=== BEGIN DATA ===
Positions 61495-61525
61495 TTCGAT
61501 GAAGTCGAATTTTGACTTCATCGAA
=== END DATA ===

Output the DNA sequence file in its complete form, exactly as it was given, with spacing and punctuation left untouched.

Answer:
Positions 61495-61525
61495 TTCGAT
61501 GAAGTCGAATTTTGACTTCATCGAA